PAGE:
Platoons. Baseball Managers are well-known for using them all the time to play the odds and help ensure a better success rate. Knowing players’ tendencies and acting on them has long been a strategy employed by baseball Managers (early notables include Earl Weaver and Casey Stengel) and coaches alike. Not content to simply utilize lefty-righty matchups in their batting line-ups, Managers will also use their bullpen according to previous success rates against certain opposing hitters. Using this same tactic can help ensure success in fantasy baseball as well. There are often distinct lefty-righty split stats that can help out any fantasy team.
It can be a benefit to know which pitchers fare better against left-handed or right-handed hitting when setting your line-up. This is generally a rule of thumb however since any Major League line up consists of both LHB and RHB but if you know certain teams that are heavy either way (think Toronto, Detroit, Texas, Milwaukee, Houston, Washington for RH-heavy line ups, think Boston, Tampa Bay, Kansas City, Atlanta for LH-heavy line-ups), it can help to know which starters stack up better than others.
Charlie Morton (PIT) –
Traditionally stronger against Right-Handed Batters throughout his career, Morton exemplifies this split stat so far in 2011. LHB have hit at a .341 clip against him this season while RHB have fared much worse, hitting only .172 against Morton.
Justin Masterson (CLE) –
Much like Morton, Masterson feasts on RHB to the tune of 1.17 ERA, .78 WHIP and a .144 BA. Lefties have hit him much better at a .302 clip thus far in 2011. This has been pretty consistent throughout his career so avoiding LH-heavy line-ups may be wise.
Pitchers who have shown success against LHB in 2011 include:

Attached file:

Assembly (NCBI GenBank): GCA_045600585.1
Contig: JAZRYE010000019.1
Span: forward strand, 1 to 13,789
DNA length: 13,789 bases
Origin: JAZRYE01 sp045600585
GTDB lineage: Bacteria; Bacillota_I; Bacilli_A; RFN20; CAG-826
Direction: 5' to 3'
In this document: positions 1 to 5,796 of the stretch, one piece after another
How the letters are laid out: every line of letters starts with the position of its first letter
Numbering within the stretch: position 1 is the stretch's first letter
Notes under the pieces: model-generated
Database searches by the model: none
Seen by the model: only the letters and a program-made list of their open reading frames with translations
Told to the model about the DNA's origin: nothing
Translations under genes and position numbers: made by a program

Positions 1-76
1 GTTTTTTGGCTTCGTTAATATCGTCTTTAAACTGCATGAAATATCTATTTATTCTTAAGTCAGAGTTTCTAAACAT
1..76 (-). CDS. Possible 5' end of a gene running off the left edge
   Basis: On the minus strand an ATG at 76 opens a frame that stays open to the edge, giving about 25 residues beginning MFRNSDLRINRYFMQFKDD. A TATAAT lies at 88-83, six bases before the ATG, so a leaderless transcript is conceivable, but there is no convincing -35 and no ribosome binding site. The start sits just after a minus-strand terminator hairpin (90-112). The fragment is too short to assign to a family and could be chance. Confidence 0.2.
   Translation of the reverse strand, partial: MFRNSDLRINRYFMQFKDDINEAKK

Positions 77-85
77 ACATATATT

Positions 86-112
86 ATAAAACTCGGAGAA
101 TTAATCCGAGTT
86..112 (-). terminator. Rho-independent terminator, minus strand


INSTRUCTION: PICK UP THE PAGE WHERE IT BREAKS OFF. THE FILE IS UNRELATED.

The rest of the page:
Kyle Lohse (STL), David Price (TB), Ian Kennedy (ARI), Phil Coke (DET)
Pitchers who have shown success against RHB in 2011 include:
Alexei Ogando (TEX), Scott Baker (MIN), Tim Stauffer (SD)
Of much greater use is knowing which hitters fare better against left- or right-handed pitching as you can easily stream them in and out of your line-up based upon their pitching opponent (if you play in leagues which allow daily moves). Let’s look at a few notables:
HITTERS BATTING WELL AGAINST LEFT-HANDED PITCHING:
Geovany Soto (CHC) –
He is seeing southpaws very well and hitting them at a .419 clip to go with a Ruthian .810 SLG. By comparison, Soto is only batting .176 versus right-handers.
Aaron Rowand (SF) -
Rowand is hitting twice as well (.385 AVG) against lefties as he is against righties (.194 AVG). Also, his slugging % is a very respectable .564 when hitting southpaws but plummets 273 points against right-handers. Spot a trend?
Jeff Francoeur (KC) –
“Frenchy” has hit 5 of his 9 home runs on the season against lefties. What makes this so impressive is that he has 100 less at bats facing LHP than he has against RHP. He has been mashing LHP to the tune of .778 SLG as opposed to slugging only .409 against RHP.
J. P. Arencibia (TOR) -
The Blue Jays’ catcher has hit 3 HR in only 38 AB vs. LHP as opposed to 5 HR in 101 AB against RHP. More importantly, his AVG is 170 points higher against LHP. When facing righties, he is wallowing below the Mendoza Line.
Jerry Sands (LAD) -
The highly-touted rookie has been eating up LHP since joining the Major League ranks with a slash line of .333/.438/.704. Against righties the slash is a horrendous .188/.288/.275. Sure, he’s hitting better in May (after a slow April), but if he doesn’t start hitting RHP, his Major League status could be in trouble.
HITTERS BATTING WELL AGAINST RIGHT-HANDED PITCHING:
Matt Joyce (TB) –
Just to prove that even the hottest hitters in baseball are not always immune to split stats, the current AL batting leader is hitting a ML-best .408 against RHP to go with only .190 versus LHP.
Seth Smith (COL) –
Smith is currently hitting only .214 against LHP and that is 24 points above his career average. Use him against right-handers, where he sports a nifty .328 BA to go along with all 5 of his HR.
Mitch Moreland (TEX) –
Although there are big hopes of Moreland being more than a platoon player, unless he starts to hit against LHP he could be slated for that role. With Mike Napoli and especially Michael Young hitting lefties very well, Mitch had better start improving upon a .168 BA and an atrocious .190 SLG if he hopes to play every day. In the meantime, you might want to stick to slotting him in your line up against right-handers exclusively.
Carl Crawford (BOS) –
Known in baseball circles as one of the hardest-working players in the game, Crawford has finally started to heat up at the plate and is now hitting .304 against RHP. He has still yet to get it going against LHP, however. With a pathetic slash line of .115/.169/.180, Crawford is still a risky play against southpaws.